By Rabbi Shai Cherry
At the beginning of each “Introduction to Judaism” class I’ve taught at college, before I even introduce myself to the students, I ask them to yell out things they know about Judaism. Since the vast majority of my students were not Jewish, much of what they knew about Judaism was from pop culture, their friends or grandparents or reading Anne Frank/Elie Wiesel in their high school history class’s Holocaust unit.
After a few minutes, the lists inevitably included bar mitzvah, bat mitzvah, not eating milk and meat together, Chanukah, monotheism and Manischewitz. There were a few others on the top 10 lists, but I circled those listed above in red ink and explained that none of these is biblical. Not one — even “monotheism” — gets an asterisk. Then I would introduce myself and say, “Your first lesson in ‘Introduction to Judaism’ is never to confuse the Hebrew Bible with Judaism.”
When we meet Korach in this week’s parshah, he is mustering his forces to challenge Moses for leadership. Here’s his charge against Moses: “You have gone too far! For all the community is holy, all of them, and the Lord is in their midst. Why then do you raise yourselves above the Lord’s congregation?” Moses responds that the Lord will “make known who is His and who is holy.”
Who is holy? According to the Hebrew Bible, Moses prevails, but the Torah is short on explanation. It wouldn’t be unreasonable to conclude, based on their dialogue, that Moses is the holy one. But don’t confuse the Hebrew Bible with Judaism!
Unlike Christianity, Judaism doesn’t know of a chosen one. All humans are created in the divine image, which is the biblical idiom for the American creed that all men are created equal. Nowhere in rabbinic literature is there a claim that Moses is holier than his cousin, Korach. The rabbis categorically reject the possibility that Moses believed he was holier than Korach. The Midrash and Rashi (1040-1105) explain the disagreement between the cousins was rooted in a misunderstanding.
When Korach claimed all the community are holy, he meant, explains the Midrash, that all the community had heard God at Mount Sinai. That experience conferred upon the whole people the status of holiness regardless of behavior. The Midrash and Rashi’s Korach believed that after Sinai, holiness is essential — of the Jewish essence — while Moses believes holiness is purely functional. It’s how Rashi explains what Moses means: “The Lord will make known who is his for Levitical service and who is holy for the priesthood.”
According to the Midrash and Rashi, God did not make the Israelites holy. God chose the Levites and Cohanim (priests) to serve the holy One at the sacrificial altar. Their miscommunication ended in tragedy. Korach and his gang were swallowed up in the sink hole of sedition.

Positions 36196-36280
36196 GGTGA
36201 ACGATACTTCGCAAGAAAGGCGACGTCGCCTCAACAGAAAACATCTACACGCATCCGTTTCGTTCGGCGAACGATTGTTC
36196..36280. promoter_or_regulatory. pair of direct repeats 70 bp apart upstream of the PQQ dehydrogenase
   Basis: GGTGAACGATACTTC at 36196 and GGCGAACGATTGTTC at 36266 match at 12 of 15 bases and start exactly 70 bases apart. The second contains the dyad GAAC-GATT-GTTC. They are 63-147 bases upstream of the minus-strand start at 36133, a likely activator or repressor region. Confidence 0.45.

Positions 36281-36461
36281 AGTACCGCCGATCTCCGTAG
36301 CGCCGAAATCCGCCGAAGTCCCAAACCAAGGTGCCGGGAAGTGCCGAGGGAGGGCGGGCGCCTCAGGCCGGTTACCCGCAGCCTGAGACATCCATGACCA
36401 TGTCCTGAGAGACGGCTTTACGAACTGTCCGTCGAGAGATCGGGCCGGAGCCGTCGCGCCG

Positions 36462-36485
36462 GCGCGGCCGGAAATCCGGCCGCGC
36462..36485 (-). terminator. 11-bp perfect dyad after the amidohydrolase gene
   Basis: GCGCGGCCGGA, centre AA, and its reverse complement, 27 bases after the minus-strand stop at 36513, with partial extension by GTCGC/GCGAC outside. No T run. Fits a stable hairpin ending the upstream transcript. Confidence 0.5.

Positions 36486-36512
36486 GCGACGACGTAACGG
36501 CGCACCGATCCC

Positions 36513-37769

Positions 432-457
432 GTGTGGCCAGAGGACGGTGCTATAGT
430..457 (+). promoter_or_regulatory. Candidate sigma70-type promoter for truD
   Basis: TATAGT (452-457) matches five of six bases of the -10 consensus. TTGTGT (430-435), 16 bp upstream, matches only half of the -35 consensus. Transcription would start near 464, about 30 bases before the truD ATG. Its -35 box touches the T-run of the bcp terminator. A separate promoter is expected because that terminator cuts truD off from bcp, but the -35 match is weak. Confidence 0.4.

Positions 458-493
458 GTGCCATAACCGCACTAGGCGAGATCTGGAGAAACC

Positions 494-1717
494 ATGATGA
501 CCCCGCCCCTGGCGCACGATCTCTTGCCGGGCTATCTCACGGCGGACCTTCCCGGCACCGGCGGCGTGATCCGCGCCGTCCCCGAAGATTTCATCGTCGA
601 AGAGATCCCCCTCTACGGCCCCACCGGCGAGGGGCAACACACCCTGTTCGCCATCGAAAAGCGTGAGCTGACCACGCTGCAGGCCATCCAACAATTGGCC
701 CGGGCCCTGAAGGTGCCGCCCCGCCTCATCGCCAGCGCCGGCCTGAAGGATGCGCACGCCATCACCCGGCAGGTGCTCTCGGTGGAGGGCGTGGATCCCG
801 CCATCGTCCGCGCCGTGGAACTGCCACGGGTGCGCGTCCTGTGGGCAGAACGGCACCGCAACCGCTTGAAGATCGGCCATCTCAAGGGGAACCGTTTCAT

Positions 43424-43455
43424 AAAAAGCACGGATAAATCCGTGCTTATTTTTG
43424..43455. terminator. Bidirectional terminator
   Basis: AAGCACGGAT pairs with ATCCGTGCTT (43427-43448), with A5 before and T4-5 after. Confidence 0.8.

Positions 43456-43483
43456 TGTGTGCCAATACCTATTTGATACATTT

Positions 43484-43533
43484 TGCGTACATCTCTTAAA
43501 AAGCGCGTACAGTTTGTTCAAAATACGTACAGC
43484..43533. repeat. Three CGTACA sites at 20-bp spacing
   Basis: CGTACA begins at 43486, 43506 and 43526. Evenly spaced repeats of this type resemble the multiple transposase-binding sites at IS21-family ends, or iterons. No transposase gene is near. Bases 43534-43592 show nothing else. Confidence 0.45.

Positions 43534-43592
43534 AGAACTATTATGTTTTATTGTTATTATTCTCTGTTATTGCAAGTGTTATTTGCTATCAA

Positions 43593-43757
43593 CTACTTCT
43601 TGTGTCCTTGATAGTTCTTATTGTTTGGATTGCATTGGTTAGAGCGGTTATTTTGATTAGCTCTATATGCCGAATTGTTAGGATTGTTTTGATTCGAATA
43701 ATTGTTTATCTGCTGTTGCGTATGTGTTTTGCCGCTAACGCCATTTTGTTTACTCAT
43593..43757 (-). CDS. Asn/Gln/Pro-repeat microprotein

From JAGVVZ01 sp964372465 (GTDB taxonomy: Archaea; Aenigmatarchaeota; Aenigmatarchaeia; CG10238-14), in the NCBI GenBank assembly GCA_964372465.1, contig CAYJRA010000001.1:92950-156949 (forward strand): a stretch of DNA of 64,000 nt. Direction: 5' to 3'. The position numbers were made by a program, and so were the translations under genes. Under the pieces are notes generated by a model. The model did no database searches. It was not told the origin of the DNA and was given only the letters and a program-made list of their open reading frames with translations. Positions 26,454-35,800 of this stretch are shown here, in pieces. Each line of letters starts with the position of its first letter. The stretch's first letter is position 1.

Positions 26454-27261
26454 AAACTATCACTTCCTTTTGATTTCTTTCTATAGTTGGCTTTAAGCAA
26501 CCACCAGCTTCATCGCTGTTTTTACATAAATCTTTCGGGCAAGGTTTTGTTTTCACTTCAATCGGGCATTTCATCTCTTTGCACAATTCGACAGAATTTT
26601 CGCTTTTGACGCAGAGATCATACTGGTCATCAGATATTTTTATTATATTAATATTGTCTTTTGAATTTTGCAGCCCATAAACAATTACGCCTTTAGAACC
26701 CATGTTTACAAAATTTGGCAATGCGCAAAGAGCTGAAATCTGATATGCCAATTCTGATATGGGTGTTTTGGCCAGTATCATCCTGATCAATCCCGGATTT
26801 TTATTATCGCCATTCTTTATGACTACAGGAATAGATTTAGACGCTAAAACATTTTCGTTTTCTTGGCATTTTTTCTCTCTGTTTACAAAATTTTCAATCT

Subsequent commentators used Korach’s rebellion to emphasize that holiness is a behavioral goal, not a given status. But the truth is more complicated. From the Torah to today, there have been those who view Jews as essentially holier than non-Jews. This strain is particularly prominent in the mystical vein of Judaism that runs from the biblical Ezra (Ezra 9:2) to today’s ultra-Orthodox.
Rabbi Mordecai Kaplan maintained that the idea of a holy people, a chosen people, was irredeemable. It takes too much explanation to circumvent the simple understanding of the term, and the simple meaning of being the chosen people is racist. Kaplan thought the idea of the chosen people was better off relegated to a premodern time when it may well have been a net gain to help Jews survive a world where, too often, gentiles behaved in ways that could only be described as unholy.
In our times, Kaplan gave four reasons for rejecting the idea of chosen people: theological, God does not operate preferentially; psychological, it induces feelings of smug superiority among Jews; sociological, it prompts feelings of envy among gentiles; and political, it is undemocratic. All in all, asserted Kaplan, insisting on superiority smacks of an inferiority complex.
Here’s another reason. We Jews need to model that religious ideology, as our liturgy says, is a tree of life, not petrified wood. Sometimes the tree’s branches need pruning. The Catholic Church included Jews in its circle of the saved in Vatican II. Wouldn’t it be a harbinger of the messianic days if Hamas were to change its charter and recognize the right of the Jewish people to a sovereign state in what was once Dar al-Islam, the abode of Islam?
Ezra’s racism shouldn’t be confused with how modern, antiracist Jews strive to embody our Judaism today. Let’s learn from Moses and avoid the potential for ugly misunderstandings. Let’s be explicit and retire the term. Pruning the trees of life lets the sunshine in. l
Rabbi Shai Cherry is the rabbi at Congregation Adath Jeshurun in Elkins Park and the author of “Coherent Judaism: Constructive Theology, Creation, and Halakhah and Torah through Time: Understanding Bible Commentary from the Rabbinic Period to Modern Times.” The Board of Rabbis of Greater Philadelphia is proud to provide diverse perspectives on Torah commentary for the Jewish Exponent. The opinions expressed in this column are the author’s own and do not reflect the view of the Board of Rabbis.